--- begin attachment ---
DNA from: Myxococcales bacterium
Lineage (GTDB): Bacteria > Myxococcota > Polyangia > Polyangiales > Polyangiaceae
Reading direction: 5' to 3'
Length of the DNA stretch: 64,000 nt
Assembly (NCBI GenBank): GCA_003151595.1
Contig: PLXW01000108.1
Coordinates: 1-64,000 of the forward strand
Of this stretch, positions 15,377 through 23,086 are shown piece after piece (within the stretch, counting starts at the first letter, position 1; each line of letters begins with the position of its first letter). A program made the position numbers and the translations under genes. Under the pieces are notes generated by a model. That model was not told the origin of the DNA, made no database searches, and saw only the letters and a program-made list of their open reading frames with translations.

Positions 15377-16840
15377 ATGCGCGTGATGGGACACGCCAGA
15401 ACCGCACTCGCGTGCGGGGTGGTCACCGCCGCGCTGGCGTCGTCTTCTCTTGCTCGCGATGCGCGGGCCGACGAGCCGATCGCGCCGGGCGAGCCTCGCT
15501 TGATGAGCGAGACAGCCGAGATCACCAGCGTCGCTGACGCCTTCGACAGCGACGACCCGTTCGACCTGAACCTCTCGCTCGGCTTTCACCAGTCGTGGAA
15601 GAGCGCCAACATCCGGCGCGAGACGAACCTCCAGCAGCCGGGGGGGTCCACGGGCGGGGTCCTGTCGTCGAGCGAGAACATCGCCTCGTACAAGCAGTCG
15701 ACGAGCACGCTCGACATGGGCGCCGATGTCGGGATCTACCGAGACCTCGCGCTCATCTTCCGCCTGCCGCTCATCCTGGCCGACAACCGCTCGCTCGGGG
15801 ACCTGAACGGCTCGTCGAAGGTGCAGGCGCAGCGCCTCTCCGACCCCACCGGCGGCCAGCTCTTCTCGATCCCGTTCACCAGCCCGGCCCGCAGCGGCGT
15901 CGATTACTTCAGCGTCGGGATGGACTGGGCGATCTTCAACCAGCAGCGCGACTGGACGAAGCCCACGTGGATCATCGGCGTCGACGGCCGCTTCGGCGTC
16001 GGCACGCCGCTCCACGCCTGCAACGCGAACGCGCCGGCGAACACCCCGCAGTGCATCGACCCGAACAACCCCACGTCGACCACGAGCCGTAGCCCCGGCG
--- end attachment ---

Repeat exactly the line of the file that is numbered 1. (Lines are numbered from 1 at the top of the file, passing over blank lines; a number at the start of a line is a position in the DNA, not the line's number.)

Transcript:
DNA from: Myxococcales bacterium